June 20, 2019

Archives for July 9, 2010

Tenth Circuit: Opinions, 7/8/10

Video: Campaign Finance and SB 203: “Is this genie out of the bottle now?”

Leave it to the U.S. Supreme Court to make campaign finance law “hot.” Today it was just that during a lunchtime panel in our classroom, which included Senator Morgan Carroll, Secretary Bernie Buescher, Scott Gessler, Martha Tierney and Richard Westfall. In 90 minutes, the panel discussed the intent, implementation and implications of SB 203, Colorado’s response to the Citizens United case that came out earlier this year.

Richard Westfall
, video excerpt below, spoke last and used some of his time to make general observations about what we heard from the panel.

He complimented the bill’s sponsor, Senator Carroll, noting that she has a ““very deep understanding of the nuances… of campaign finance law.”

He also pointed out that the panel might be able to boast at least one “first,” referring to the joint appearance of Secretary Buescher and Scott Gessler, who are both vying for the Secretary of State position in this year’s election:

I don’t recall ever, in my couple of decades of being involved in the political process, ever being on a panel where two candidates for the same office spoke—and spoke eloquently. With, again, deep understanding and deep sensitivity to what they’re doing. I think this is a first in Colorado history…
And, finally, he laid out the debate we watched, which he characterized as a “very deep substantive debate on, ‘Is this genie out of the bottle now?,'” or, more specifically, a debate over:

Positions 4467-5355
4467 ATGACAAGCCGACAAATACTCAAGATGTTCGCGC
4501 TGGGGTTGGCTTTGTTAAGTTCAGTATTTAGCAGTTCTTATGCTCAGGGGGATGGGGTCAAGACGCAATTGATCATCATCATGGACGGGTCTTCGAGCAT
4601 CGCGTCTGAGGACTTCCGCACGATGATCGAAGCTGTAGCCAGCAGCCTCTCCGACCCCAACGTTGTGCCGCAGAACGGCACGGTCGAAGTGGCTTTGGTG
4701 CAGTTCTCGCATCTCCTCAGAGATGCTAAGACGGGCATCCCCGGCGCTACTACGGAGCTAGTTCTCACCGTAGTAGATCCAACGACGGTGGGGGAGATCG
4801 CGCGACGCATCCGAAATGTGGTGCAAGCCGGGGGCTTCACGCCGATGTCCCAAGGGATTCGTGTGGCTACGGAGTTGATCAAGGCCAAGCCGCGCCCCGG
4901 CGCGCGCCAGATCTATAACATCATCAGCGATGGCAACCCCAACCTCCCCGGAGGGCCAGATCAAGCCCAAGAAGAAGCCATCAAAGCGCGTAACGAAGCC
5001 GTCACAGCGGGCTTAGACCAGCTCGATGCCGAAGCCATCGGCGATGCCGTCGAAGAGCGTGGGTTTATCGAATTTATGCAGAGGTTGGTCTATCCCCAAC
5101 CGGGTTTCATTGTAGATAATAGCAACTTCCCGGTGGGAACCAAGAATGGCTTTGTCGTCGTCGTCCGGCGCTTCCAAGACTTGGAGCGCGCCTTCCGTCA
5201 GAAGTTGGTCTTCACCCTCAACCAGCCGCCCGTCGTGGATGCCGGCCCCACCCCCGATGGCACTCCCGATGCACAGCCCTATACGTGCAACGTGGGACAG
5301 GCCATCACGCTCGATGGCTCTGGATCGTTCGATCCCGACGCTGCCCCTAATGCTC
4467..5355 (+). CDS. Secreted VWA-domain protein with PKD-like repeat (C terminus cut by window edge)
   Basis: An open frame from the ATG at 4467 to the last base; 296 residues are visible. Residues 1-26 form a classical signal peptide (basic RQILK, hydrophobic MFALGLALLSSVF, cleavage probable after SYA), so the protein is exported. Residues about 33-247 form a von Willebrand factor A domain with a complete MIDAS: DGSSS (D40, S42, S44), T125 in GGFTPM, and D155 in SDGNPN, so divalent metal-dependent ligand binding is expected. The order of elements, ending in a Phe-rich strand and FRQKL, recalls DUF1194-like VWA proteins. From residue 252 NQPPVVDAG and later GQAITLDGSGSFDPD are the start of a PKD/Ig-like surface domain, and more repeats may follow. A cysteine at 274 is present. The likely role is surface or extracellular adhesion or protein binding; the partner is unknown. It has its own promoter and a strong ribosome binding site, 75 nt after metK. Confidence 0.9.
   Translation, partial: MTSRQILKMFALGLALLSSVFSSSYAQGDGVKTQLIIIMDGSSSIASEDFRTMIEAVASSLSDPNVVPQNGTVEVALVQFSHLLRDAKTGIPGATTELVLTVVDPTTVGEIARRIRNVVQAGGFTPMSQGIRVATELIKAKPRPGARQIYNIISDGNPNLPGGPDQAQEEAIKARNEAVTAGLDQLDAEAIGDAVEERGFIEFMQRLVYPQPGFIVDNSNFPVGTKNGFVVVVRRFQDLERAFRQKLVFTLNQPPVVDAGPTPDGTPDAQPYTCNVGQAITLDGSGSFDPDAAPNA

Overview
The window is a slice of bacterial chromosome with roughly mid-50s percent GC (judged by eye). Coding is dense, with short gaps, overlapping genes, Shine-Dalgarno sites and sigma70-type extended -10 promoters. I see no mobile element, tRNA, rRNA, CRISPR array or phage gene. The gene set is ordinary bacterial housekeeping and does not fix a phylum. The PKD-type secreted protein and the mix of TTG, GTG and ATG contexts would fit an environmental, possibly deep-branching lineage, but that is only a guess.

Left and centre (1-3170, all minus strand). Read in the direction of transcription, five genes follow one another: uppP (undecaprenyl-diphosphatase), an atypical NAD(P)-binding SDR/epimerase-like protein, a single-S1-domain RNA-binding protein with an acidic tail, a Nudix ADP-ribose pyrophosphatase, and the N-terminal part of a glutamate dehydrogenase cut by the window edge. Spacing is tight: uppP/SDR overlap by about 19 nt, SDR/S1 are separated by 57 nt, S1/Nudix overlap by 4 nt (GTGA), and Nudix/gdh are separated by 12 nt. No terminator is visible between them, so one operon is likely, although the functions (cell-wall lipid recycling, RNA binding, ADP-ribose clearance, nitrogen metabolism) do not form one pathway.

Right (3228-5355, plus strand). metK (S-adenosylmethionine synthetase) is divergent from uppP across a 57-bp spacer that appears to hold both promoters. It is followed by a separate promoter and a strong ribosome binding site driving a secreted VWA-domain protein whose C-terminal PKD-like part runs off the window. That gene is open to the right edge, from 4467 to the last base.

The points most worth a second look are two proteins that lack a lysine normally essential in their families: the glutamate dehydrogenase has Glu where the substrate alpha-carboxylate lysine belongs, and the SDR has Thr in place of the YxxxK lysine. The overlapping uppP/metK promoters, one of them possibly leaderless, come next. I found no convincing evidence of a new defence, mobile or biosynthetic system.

[w]hether or not political parties—like this Logan County filing that supposedly we have—can also create a separate, standalone Independent Expenditure Committee and get out from underneath the…  “source and contribution limits.”… And say, this is a separately regulated thing, and it’s called an Independent Expenditure Committee, and all these regulations that relate to political parties, including limitations on corporate contributions—they don’t apply anymore.
This program will soon be available by  MP3 and online video.
Watch more below:

Update: Judge Sean Connelly to Leave Court of Appeals Bench

The Colorado Court of Appeals Judge Sean Connelly has opted not to seek retention in the upcoming November election and will retire from the bench effective January 11, 2011, State Judicial announced. Judge Connelly has elected to step down from the court of appeals at the end of his two-year provisional term.

The 14-member Supreme Court Nominating Commission will meet in August, on a date yet to be announced, to review applications and submit the names of suitable candidates to Gov. Ritter. The governor will then name his appointee within 15 days.

The annual salary is $134,128. Judge Connelly’s successor will begin his or her term in January 2011.

All attorneys licensed to practice in Colorado for at least five years and who are registered electors in the State of Colorado are eligible to apply for the judgeship. Detailed information about the Colorado Court of Appeals and the application are available online. Application packages (consisting of one original application plus 15 copies) must be received by the office of Commission ex officio chair, Chief Justice Mary Mullarkey, 101 W. Colfax Ave., Eighth Floor, no later than Monday, July 26 at 5:00 p.m.

The Commission is also charged with recommending nominees to succeed Colorado Supreme Court Chief Justice Mary Mullarkey, who last month announced her November 30 retirement from the high court bench. Individuals interested in being considered for both the supreme court and court of appeals positions are required to submit just one application package for both judgeships. The application package should include a cover letter stating the applicant’s intention to be considered for both the supreme court and court of appeals vacancy, as well as a similar notation on the application itself.

Prior to his 2008 appointment to the court of appeals, Judge Connelly was in private practice and served as a prosecutor in the U.S. Department of Justice in D.C. and the U.S. Attorney’s Office in Denver.

(image source: State Judicial)